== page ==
May 22, 2024

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The world's first X-ray of a single atom

The world's first X-ray of a single atom

Thinking about x-rays may trigger memories of broken bones or dental exams. But this highly active light can show us more than just our bones: it's also used to study the molecular world, and even biochemical reactions in real time. But one problem is that researchers have never been able to study a single atom using X-rays. So far.

Scientists have been able to characterize a single atom using X-rays. Not only could they distinguish the type of atoms they were seeing (there were two different atoms), but they were also able to study the chemical behavior these atoms were exhibiting.

“Atoms can be routinely imaged using scanning microscopes, but without One at a time, and we can measure their chemical state at the same time.” A statement.

“Once we are able to do this, we can trace materials down to the final limit of just one atom. This will have a huge impact on environmental and medical science and perhaps a cure will be found that could have a huge impact on humanity. This discovery will change the world.”

Scanning tunneling microscopy of supramolecular assemblies of terbium molecules, with the terbium atom at the center of each structure.

Image credit: Ajayi et al., Nature, 2023

The work was able to trace an iron atom and a terbium atom, an element that is part of the so-called rare earth metals. Both are inserted into their molecular hosts. The conventional X-ray detector is supplemented with an additional special detector. The latter had a specialized sharp metal tip that had to be placed close to the sample to collect the X-ray excited electrons. Through the measurements collected by the party, the team was able to determine whether it was iron or terbium, and that is not all.

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“We discovered the chemical states of individual atoms as well,” Hala explained. “By comparing the chemical states of the iron atom and the terbium atom within their molecular hosts, we find that the terbium atom, a rare earth metal, is fairly isolated and does not change its chemical state while the iron atom interacts strongly with its atoms. The ocean.”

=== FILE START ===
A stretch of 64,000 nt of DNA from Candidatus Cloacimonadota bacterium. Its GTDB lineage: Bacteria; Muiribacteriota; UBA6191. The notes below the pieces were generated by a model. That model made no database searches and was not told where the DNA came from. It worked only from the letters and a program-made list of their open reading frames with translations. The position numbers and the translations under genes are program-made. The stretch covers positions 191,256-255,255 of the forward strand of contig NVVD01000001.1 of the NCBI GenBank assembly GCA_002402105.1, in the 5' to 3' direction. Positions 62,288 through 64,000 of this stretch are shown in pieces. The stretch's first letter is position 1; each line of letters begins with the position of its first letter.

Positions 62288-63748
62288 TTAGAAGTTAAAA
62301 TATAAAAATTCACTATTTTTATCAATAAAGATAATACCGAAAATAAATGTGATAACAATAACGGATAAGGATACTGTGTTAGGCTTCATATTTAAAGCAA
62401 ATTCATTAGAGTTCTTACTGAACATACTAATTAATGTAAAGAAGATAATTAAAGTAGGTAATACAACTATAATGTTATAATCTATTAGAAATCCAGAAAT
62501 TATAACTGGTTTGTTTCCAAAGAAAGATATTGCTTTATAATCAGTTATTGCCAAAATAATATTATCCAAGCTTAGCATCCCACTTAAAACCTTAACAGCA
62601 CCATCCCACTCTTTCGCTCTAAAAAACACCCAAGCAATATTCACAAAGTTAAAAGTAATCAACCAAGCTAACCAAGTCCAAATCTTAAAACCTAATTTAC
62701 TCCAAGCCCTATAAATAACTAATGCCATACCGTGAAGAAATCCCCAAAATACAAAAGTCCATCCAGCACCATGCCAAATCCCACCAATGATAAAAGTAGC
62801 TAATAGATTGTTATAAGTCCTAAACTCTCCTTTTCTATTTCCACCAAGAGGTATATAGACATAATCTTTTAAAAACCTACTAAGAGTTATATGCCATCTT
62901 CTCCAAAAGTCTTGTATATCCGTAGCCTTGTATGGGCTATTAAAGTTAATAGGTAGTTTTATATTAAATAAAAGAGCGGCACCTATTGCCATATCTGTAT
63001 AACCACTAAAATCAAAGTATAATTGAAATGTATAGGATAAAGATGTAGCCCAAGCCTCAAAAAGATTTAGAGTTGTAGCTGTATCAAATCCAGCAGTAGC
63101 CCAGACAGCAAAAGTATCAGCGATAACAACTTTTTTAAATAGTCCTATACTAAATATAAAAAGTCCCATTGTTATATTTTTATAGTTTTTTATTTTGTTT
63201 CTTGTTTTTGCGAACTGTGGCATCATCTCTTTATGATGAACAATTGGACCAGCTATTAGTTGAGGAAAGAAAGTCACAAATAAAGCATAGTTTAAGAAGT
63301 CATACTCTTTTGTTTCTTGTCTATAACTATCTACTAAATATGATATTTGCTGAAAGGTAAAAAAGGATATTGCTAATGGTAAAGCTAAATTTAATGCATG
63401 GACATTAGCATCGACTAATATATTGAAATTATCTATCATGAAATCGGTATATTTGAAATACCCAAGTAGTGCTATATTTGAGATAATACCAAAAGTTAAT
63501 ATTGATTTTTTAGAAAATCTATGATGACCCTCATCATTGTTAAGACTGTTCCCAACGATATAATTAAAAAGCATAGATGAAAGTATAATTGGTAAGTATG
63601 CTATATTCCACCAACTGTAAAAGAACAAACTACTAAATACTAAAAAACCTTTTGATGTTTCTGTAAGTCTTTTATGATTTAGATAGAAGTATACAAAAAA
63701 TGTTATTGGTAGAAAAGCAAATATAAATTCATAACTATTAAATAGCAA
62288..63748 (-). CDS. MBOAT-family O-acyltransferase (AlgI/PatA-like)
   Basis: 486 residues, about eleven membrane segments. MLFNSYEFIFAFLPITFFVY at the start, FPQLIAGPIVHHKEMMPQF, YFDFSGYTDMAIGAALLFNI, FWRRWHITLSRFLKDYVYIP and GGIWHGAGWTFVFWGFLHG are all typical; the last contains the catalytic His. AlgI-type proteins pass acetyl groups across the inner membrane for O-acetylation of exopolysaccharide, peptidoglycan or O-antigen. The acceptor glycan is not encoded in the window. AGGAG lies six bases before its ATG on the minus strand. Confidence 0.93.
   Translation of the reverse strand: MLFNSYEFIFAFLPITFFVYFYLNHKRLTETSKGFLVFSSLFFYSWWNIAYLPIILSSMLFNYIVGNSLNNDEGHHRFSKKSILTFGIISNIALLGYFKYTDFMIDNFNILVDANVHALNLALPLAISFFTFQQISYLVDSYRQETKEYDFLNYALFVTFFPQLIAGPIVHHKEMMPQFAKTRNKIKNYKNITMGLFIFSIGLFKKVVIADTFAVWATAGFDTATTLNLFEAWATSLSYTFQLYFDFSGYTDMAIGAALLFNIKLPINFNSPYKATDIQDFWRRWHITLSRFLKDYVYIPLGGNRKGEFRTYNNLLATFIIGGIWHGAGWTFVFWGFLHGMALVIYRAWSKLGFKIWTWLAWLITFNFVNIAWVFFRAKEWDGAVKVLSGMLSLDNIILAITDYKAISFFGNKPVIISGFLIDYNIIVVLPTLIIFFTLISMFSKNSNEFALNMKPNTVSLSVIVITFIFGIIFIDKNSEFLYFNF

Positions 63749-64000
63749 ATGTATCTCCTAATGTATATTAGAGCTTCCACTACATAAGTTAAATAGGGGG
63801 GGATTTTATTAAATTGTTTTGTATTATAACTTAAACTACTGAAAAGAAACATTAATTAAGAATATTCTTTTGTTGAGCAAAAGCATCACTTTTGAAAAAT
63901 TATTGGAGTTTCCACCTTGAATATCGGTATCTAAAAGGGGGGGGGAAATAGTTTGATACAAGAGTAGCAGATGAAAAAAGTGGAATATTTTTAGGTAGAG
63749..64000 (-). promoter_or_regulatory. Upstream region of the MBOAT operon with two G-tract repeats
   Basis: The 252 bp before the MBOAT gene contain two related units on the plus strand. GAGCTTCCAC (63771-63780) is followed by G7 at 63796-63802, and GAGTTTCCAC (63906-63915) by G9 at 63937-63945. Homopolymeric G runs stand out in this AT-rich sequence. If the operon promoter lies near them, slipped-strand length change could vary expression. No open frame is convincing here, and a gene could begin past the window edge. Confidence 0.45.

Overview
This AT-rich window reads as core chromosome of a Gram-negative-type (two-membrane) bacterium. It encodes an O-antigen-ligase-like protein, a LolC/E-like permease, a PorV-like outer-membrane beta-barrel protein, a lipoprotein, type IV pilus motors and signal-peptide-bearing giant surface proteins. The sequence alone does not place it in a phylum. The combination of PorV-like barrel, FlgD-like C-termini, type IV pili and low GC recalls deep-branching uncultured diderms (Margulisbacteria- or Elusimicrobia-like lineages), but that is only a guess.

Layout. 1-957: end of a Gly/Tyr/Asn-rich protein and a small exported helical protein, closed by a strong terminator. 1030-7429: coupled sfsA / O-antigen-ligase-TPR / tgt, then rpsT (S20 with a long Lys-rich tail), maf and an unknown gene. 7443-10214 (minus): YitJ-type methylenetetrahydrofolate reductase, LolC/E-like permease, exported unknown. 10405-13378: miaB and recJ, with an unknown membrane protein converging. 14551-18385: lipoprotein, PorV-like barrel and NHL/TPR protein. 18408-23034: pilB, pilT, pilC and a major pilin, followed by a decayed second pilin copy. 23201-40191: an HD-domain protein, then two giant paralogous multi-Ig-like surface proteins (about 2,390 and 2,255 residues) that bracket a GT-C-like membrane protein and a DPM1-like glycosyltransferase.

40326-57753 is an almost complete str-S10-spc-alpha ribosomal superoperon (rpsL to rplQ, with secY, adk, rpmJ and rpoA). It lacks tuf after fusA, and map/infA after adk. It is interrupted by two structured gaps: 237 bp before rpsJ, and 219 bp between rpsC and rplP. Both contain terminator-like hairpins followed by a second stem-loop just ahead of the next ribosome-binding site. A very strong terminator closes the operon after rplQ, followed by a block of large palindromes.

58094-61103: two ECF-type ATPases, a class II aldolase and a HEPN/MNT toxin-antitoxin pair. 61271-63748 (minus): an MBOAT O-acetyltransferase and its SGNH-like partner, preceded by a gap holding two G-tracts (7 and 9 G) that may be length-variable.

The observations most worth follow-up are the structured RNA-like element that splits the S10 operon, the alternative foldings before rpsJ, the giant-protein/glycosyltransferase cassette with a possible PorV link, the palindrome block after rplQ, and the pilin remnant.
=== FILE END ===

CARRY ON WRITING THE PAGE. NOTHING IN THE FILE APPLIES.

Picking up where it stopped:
Rubidium atoms

Images of supramolecular assemblies containing six rubidium atoms and an iron atom.

Image credit: Ajayi et al., Nature, 2023

The signal seen by the detector was compared to a fingerprint. It allows researchers to understand the composition of the sample, as well as study its physical and chemical properties. This can be critical for improving performance and application of a variety of common and uncommon materials.

“The technique used and the concept demonstrated in this study have opened new horizons in X-ray science and nanoscale studies,” said Tolulope Michael Ajayi, who is first author on the paper and is doing this work as part of his doctoral thesis. “What's more, using X-rays to detect and characterize individual atoms could revolutionize research and generate new technologies in areas such as quantum information and trace element detection in environmental and medical research, to name a few. This achievement also opens the way for new science tools.” Advanced materials.

The study is published in the journal nature.

A previous version of this article was published in May 2023.